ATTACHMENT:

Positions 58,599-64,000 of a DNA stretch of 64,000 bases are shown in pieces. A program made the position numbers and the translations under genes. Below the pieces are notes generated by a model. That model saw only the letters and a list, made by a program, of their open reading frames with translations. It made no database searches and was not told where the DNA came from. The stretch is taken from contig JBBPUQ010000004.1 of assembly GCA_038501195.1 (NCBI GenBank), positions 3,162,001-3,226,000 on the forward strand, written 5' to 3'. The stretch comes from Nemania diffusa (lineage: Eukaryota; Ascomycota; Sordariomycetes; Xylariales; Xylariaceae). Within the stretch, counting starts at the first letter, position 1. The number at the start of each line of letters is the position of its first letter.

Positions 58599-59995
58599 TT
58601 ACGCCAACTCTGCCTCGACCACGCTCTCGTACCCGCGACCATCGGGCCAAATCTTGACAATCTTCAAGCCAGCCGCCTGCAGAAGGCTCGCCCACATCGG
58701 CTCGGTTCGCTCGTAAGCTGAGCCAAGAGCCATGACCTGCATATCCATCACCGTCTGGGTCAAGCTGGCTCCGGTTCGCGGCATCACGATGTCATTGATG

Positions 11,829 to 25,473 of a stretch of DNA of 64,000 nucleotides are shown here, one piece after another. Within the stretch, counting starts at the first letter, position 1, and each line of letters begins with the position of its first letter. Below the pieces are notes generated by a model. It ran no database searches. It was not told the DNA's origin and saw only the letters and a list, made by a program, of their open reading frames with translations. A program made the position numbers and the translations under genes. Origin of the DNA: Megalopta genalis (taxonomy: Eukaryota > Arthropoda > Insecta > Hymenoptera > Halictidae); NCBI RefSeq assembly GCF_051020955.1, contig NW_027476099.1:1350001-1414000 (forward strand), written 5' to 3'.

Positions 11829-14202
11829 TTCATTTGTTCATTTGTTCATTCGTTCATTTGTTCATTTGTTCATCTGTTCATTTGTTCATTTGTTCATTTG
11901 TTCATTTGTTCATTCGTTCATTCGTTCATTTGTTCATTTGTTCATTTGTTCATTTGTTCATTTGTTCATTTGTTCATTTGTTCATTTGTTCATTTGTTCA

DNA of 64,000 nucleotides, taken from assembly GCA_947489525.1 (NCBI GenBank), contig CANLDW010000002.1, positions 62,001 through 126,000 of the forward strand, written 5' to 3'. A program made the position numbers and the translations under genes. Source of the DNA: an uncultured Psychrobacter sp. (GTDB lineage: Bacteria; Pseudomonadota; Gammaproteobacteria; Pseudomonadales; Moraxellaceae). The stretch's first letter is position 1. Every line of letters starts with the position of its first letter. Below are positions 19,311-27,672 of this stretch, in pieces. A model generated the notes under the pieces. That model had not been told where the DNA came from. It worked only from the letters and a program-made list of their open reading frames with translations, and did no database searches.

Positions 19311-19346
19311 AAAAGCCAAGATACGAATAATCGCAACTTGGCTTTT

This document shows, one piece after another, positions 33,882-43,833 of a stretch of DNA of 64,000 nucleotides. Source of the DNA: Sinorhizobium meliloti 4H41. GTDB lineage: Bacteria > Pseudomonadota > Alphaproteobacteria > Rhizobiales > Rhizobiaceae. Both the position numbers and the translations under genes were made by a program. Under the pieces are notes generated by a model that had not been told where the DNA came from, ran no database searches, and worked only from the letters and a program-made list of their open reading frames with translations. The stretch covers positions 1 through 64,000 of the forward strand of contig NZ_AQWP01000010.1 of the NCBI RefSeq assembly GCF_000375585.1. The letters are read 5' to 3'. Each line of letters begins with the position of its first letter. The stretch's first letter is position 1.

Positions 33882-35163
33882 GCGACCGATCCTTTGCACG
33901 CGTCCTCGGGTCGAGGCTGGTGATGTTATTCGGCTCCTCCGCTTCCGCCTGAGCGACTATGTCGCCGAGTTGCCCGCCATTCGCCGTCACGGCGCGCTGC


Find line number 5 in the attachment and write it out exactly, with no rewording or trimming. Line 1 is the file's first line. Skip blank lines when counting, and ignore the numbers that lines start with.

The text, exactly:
58701 CTCGGTTCGCTCGTAAGCTGAGCCAAGAGCCATGACCTGCATATCCATCACCGTCTGGGTCAAGCTGGCTCCGGTTCGCGGCATCACGATGTCATTGATG